Archive for the ‘Book Review’ Category

BOOK: Can’t We Talk About Something More Pleasant? by Roz Chast (2014)

July 15, 2014

cantwetalkRoz Chast is one of my favorite cartoonists of all time — her work is frequently featured in The New Yorker, among other places, which is also where I read the excerpt from this book that made me run right out to grab a copy.

This powerful, loving, hilarious, and tender memoir is about the end of her parents’ lives, and the challenges brought forth both by grief and practicality. Spanning their last several years together, from the day she first began to realize they were in a sudden decline, to their final months in an assisted living residence, the memoir features not only Chast’s graphics, but also photographs, copies of her mother’s handwritten (and delightfully rhyming) poems, and little pieces of history and memory.

The decline hastened after a fall — ain’t that always the way — and both her parents never really recovered from the resultant trauma (mom got hurt, dad got scared). Nothing in this book is something you haven’t encountered, either in your own life as a caregiver for an elderly loved one, or through the stories of loved ones who have done that themselves.  But it’s the way it’s told here that is so enriching, enlightening, engaging.  Chast is a beautiful writer, something it’s easy to forget when you simply look at her art, which leans toward the scribbly side (though I love it, don’t get me wrong). Her insights are bottomless and her love for her parents, especially her difficult and somewhat cold mother, comes sharply ringing through both the text and the drawings.

This is a powerful and richly emotional book, and it made me laugh out loud to boot.  Definitely going to be in this year’s top ten list for me, and I bet if you read it, you’ll feel the same.  Highly, highly recommended!

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BOOK: Roosevelt’s Beast by Louis Bayard (2014)

July 1, 2014

beastI’m a huge fan of Louis Bayard’s writing and storytelling — two of his novels, in fact, so enthralled me I remember exactly where I was when I finished them (The Pale Blue Eye and The Black Tower).  When I saw he had a new novel out — a fictionalized spin on a true story I had read a non-fiction book about and loved a few years ago (River of Doubt: Theodore Roosevelt’s Darkest Journey by Candice Millard), I thought, man, somebody up there likes me. . .

Or. . . perhaps not so much? I’ll try not to take it personally.

Both books (this one and the non-fiction River of Doubt) are about the trip to the Amazonian jungle Theodore Roosevelt and his son Kermit took just after Roosevelt lost his bid for reelection in 1913.  Joining up with Brazilian explorer Candido Rondon, the plan was to explore the headwaters of the Rio da Duvida, which they intended to trace all the way to the Amazon River.  In the real story, Teddy becomes so sick a few weeks into the trip with a mysterious infection and fever he can barely move on his own, forcing Kermit to to care for him day and night — ultimately saving his father’s life.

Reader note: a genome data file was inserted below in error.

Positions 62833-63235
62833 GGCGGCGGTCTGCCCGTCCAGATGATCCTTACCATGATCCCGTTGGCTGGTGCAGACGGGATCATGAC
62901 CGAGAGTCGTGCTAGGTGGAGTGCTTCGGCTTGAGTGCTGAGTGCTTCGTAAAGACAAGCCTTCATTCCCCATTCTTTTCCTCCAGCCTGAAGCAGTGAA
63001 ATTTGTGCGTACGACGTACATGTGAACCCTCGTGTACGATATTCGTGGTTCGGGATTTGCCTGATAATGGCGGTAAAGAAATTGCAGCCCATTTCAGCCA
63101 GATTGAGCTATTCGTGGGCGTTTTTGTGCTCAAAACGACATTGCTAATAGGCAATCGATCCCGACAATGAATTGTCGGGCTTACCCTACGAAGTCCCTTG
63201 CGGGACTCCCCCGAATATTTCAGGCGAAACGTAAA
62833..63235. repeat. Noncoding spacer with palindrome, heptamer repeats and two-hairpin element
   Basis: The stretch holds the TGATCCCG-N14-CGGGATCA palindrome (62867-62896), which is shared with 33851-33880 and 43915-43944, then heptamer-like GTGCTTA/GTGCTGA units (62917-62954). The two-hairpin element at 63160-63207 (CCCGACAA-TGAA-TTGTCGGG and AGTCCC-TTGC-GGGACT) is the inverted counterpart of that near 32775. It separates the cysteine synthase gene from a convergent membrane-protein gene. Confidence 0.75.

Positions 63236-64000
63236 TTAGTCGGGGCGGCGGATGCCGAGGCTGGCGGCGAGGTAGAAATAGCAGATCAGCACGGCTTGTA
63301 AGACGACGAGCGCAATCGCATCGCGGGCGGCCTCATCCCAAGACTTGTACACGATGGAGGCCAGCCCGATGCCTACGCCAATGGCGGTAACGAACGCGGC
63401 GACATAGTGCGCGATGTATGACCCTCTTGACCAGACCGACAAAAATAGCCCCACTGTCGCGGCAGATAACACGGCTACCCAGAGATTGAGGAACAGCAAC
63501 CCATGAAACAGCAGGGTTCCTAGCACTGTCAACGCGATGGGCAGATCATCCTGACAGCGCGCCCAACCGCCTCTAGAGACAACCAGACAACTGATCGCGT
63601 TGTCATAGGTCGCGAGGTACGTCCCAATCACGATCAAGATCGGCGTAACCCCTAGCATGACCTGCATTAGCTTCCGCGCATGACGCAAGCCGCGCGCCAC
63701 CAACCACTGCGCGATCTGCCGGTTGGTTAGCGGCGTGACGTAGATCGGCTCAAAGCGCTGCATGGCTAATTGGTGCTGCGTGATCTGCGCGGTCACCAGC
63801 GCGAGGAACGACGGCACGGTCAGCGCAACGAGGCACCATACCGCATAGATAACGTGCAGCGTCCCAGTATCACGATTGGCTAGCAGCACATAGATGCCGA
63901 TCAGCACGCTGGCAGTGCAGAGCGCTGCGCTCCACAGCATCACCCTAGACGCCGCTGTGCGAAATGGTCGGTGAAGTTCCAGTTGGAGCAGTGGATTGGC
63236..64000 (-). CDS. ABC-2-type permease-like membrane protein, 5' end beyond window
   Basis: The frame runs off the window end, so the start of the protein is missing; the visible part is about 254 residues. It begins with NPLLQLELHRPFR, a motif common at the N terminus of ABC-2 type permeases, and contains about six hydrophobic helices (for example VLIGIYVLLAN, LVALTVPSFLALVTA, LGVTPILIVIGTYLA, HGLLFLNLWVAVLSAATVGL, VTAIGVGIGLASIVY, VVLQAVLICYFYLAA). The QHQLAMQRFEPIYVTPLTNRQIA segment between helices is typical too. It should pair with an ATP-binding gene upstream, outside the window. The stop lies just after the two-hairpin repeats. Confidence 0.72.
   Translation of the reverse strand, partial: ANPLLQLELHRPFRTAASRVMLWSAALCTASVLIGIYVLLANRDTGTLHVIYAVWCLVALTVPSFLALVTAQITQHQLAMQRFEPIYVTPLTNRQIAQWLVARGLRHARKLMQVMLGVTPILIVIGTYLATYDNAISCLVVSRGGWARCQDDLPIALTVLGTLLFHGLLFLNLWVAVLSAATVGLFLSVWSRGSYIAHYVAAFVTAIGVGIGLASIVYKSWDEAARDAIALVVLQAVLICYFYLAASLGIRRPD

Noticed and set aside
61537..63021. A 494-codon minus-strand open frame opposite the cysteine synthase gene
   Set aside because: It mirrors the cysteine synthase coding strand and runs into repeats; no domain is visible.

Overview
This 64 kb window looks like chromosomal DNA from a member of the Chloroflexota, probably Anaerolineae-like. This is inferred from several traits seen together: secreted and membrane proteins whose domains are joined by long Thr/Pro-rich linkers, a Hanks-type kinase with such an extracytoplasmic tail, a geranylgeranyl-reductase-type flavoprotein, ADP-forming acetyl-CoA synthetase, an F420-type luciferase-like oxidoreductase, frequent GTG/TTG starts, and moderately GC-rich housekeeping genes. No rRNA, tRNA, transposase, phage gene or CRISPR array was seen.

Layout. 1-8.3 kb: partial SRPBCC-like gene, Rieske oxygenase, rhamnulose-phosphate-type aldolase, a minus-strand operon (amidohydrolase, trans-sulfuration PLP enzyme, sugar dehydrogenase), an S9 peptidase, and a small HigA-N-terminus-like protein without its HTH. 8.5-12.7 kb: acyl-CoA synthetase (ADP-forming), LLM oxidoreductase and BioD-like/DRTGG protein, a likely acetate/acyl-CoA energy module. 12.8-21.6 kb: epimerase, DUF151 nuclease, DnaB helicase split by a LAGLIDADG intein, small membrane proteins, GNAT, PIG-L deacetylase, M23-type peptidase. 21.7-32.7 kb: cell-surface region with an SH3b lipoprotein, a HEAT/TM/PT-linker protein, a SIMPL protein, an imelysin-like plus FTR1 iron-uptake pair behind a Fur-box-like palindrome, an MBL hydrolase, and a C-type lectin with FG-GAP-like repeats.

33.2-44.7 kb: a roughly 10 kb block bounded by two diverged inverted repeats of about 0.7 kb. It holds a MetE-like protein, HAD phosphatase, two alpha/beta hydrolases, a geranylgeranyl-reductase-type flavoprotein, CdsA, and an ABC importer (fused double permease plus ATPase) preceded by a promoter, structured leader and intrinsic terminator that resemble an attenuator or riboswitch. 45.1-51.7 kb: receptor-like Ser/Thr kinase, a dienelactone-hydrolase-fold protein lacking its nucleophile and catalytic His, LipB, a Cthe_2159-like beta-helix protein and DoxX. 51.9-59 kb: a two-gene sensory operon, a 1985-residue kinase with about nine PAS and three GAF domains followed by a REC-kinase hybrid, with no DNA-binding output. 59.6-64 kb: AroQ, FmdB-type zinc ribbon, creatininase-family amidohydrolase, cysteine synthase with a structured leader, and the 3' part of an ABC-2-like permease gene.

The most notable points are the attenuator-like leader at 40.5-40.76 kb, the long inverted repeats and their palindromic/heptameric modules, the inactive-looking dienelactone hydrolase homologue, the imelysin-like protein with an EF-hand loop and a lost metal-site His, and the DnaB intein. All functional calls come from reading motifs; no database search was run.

In Bayard’s fictionalized version, Kermit and Teddy, just beginning to fall ill, get separated from the group and are kidnapped up by a local tribe.  Living with the tribe after being kidnapped herself at an early age is a young woman, the daughter of a missionary, who is the only person able to communicate with the two men.  She translates the tribe’s directives: they’ll be permitted to leave only if they can find and kill the terror-inducing monster who has been brutally attacking and murdering their people.  The tribesmen themselves are too afraid to go after it themselves, but T.R. and Kermit, avid hunters their entire lives, agree right away to the deal, believing the tribe is just a bunch of superstitious fools being spooked by some boring ol’ jaguar. It’ll take them a day to catch and kill it and then they’ll be on their way home — no big. I mean, obviously it’s something like a jaguar, right? There’s no such thing as monsters, for pity’s sake.

Their self-assuredness falters fast, though, when they get their first look at a victim — eviscerated, flayed, and essentially licked clean from the inside out, with not a single track to be found around the body.  It’s as if the creature came down from sky, hovered to kill, then flew off again without a trace. They’ve never seen anything like it before, but promise to fulfill their part of the deal so they can get the hell out of there.